Myrmecological News 15 13-19 Online Earlier, for print 2011
Counting ants (Hymenoptera: Formicidae): biodiversity sampling and statistical
ana-lysis for myrmecologists
Nicholas J. GOTELLI
, Aaron M. ELLISON
, Robert R. DUNN
& Nathan J. SANDERS
Biodiversity sampling is labor intensive and is especially challenging for myrmecologists, because the sampling units (individual workers) do not correspond in a simple way to the natural units of diversity (individual nests). Because it is usually not possible to reach a sampling asymptote for ants, comparisons of species richness among collections have to be carefully standardized for the number of individuals and number of samples examined. Asymptotic estimators allow for extrapolation to an estimated asymptote of species richness, and rarefaction curves permit meaningful comparisons of samples by interpolating data to a standardized number of sampling units.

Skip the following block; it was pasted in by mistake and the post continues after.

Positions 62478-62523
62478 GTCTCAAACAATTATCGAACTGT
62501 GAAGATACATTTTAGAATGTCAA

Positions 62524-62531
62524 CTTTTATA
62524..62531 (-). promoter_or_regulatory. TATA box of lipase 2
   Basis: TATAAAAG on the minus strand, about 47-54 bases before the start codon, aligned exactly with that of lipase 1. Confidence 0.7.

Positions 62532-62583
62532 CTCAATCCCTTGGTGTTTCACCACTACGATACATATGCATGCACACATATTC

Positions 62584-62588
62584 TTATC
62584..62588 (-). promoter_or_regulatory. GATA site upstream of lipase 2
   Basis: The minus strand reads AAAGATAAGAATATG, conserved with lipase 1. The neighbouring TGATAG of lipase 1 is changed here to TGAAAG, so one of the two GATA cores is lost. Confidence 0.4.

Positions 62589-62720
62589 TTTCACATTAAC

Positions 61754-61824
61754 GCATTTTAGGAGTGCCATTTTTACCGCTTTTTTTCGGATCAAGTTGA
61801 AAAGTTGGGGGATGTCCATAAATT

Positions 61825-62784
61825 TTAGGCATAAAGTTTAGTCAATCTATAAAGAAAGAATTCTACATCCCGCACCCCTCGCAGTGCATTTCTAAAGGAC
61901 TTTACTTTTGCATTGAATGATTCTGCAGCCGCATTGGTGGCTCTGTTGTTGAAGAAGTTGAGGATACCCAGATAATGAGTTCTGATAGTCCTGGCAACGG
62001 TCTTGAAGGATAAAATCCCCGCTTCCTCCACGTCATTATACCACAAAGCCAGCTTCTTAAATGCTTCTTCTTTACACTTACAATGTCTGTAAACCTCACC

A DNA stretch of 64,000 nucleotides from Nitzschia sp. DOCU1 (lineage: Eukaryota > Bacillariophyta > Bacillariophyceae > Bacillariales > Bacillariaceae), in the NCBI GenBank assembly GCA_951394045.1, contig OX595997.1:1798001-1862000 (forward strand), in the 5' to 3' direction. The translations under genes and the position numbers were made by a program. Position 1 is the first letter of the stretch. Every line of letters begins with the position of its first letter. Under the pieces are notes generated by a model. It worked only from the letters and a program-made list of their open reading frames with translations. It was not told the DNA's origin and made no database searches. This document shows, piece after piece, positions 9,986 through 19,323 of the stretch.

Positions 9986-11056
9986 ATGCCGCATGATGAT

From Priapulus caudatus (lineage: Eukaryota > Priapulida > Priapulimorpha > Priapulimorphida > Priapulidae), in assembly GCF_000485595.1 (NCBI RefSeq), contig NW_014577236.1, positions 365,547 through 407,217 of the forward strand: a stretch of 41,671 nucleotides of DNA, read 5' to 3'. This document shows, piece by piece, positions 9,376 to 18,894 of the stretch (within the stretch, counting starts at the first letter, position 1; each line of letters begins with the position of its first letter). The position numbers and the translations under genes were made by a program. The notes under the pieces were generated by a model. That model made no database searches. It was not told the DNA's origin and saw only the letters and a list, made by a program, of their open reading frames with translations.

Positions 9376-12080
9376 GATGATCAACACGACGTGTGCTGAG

Winkler sacks of leaf litter and specialized traps for arboreal ants often yield distinctive sets of species in tropical and subtropical latitudes. These microhabitats are best treated as distinctive assemblages that can be compared with stratified sampling. Within other habitat types, different baiting and sampling methods yield similar, but not identical sets of spe-cies, and many authors have advocated using a diversity of methods to gain the greatest coverage of species. However, many of the distinctive species that are sampled by a particular method are rare, and are just as likely to have been found with other sampling methods. The estimated similarity in composition of ants sampled by different methods in the same habitat is probably greater than has been appreciated. Recent published comparisons of sampling efficien-cy have shown that hand collecting accumulates species more efficiently than the more commonly used pitfall traps or baits. However, if hand-collected samples are to be analyzed quantitatively, hand sampling must be standardized to a constant plot size that is searched for a fixed amount of time, and all nests encountered must be sampled and counted. For comparative studies of ant assemblages across habitats, hand collecting may be superior to either litter sampling or pitfall traps because it can be used in sites that have no leaf litter or are too environmentally sensitive, too rocky, too steep, or contain too much human and domestic animal traffic for pitfall trapping.